When I lived in China, one of the first phrases I picked up was “hao bu hao.” Roughly translated, this means “good no good,” and means something like, “Okay?” or “Is this good for you?”
It was even the title of my senior Honors Thesis – a guide to getting around at Zhejiang University and Hangzhou, China.
It’s no surprise that I enjoy Asian culture – specifically the food. And I remember when Nobu opened in New York – the lines to get in, the rave reviews. So when I had the chance to visit one of the newer additions to the family, Nobu Dallas, I jumped.
And like so many overhyped and overeagerly anticipated events, I sat in the big restaurant, framed by heavy doors and surrounded by very loud, fairly underdressed, drunk Texans. The tasting menu had pretty small portions (albeit very good food), and despite the server being decent in everything else, two of the six dishes had cilantro on/in them. A full Benjamin in alcohol later (which was only four drinks – total), I wasn’t…unsatisfied, but I didn’t feel like I had a $300 meal.
It got me thinking about things that get overhyped. Movies, books, TV shows, restaurants, plays…I remember being BEYOND excited to see Ragtime on Broadway…only to be completely disappointed with the show, despite the rave reviews from, well, everywhere. Even college was overhyped – by the time I actually figured out that yes, I am going to do XYZ here, the college experience had been lost on me.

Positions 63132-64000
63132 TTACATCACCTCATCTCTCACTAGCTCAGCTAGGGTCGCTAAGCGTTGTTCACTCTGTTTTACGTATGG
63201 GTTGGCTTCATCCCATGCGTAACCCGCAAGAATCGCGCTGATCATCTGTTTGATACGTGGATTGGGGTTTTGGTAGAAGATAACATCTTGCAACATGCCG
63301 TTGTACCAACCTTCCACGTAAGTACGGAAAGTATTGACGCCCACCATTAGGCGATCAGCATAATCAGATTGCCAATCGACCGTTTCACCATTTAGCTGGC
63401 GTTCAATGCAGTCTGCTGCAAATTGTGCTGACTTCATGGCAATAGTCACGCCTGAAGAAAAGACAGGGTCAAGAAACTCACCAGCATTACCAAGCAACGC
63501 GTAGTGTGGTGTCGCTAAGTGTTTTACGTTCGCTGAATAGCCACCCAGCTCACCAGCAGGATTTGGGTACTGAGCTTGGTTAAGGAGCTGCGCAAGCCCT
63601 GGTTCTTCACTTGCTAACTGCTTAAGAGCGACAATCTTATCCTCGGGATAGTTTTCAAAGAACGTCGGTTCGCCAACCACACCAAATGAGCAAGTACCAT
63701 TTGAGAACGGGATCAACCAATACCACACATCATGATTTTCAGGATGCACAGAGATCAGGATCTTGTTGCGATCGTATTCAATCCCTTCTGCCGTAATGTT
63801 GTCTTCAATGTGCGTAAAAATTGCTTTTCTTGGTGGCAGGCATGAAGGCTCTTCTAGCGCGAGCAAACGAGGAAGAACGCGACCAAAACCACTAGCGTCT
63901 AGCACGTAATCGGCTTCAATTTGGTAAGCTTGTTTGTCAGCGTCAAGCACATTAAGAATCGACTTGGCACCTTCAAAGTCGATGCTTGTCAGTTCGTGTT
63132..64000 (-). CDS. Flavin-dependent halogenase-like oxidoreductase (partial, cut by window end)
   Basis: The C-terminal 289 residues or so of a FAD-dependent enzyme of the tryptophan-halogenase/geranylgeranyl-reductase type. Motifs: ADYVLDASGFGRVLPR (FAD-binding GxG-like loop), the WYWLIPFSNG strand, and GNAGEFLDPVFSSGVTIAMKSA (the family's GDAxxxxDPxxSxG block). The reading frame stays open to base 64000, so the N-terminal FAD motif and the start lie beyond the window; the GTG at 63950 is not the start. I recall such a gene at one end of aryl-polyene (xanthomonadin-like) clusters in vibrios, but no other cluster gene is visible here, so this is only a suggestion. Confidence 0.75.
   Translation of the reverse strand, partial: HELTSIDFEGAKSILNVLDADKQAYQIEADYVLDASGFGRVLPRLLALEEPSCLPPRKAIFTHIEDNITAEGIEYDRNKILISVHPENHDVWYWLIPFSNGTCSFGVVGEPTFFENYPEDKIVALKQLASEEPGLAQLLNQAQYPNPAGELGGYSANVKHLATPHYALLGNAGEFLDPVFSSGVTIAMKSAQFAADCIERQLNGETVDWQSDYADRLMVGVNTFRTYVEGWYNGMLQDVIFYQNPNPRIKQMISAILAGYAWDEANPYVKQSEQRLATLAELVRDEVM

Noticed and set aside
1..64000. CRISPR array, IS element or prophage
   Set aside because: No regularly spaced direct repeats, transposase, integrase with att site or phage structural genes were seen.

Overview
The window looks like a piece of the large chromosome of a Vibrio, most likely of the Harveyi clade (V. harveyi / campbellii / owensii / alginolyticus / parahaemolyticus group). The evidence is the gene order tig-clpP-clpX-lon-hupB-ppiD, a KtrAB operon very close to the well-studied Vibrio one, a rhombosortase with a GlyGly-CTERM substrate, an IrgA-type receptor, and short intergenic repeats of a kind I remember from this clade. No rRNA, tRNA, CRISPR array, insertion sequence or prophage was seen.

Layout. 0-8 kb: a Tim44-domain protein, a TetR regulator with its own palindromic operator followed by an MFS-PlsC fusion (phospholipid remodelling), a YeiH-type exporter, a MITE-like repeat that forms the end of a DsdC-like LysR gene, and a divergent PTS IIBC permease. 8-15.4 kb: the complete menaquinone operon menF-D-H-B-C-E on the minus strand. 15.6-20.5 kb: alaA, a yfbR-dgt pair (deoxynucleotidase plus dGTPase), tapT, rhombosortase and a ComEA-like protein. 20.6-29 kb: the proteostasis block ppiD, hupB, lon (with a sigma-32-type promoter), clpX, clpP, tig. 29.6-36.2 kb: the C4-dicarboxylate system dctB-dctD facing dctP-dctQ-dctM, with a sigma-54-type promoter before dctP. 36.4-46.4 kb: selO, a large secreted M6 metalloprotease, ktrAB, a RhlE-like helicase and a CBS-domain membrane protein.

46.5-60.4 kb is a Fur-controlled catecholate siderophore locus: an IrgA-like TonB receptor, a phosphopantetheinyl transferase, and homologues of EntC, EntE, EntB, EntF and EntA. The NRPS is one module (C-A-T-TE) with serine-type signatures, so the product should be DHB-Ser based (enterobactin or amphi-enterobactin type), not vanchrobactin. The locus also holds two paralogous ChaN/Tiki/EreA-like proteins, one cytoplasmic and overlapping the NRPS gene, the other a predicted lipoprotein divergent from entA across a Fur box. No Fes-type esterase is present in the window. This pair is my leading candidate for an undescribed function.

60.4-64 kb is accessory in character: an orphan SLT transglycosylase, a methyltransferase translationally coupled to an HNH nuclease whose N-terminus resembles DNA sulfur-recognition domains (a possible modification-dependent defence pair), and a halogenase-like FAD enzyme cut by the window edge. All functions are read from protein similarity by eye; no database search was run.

Why do we do this? And how does the groupthink affect us SO much that a lot of times, it’s a letdown? Someone close to me doesn’t get excited about…well, anything. I’ve been told it’s because things get so hyped up, that if they don’t come to pass in the way you wanted them to, it’s a big disappointment, and rather than be disappointed, have ground floor expectations so that your two options are a) elation, or b) no change. Rather pessimistic, if you ask me, but I do see the point.
It’s just that I had heard so many amazing things about Nobu, there is a year-long wait list to get a reservation, it’s SUPER FAMOUS!!! And upon sitting there, eating, drinking, and generally being….not overwhelmed (can you be just whelmed?), I realized that, like many other things in my life, my expectations were not managed, and I was a bit disappointed.
Sadly, if I were asked, “Nobu, hao bu hao?” I’d say “No, let’s go somewhere else, I have to hold the first hao.” At least this time around. It wasn’t bad, per se, but it was just ok – like so many other things that are larger than life, till you actually get up close and personal.
But let’s not be hasty – I’m not one to be disappointed, and done with it. Forever the optimist, I am known to always give second (and third, and fourth, and seventy-eighth) chances, to anyone, for anything. That being said, should someone want to take me back to Nobu, to try the black cod, I could be convinced. As long as they hold the cilantro.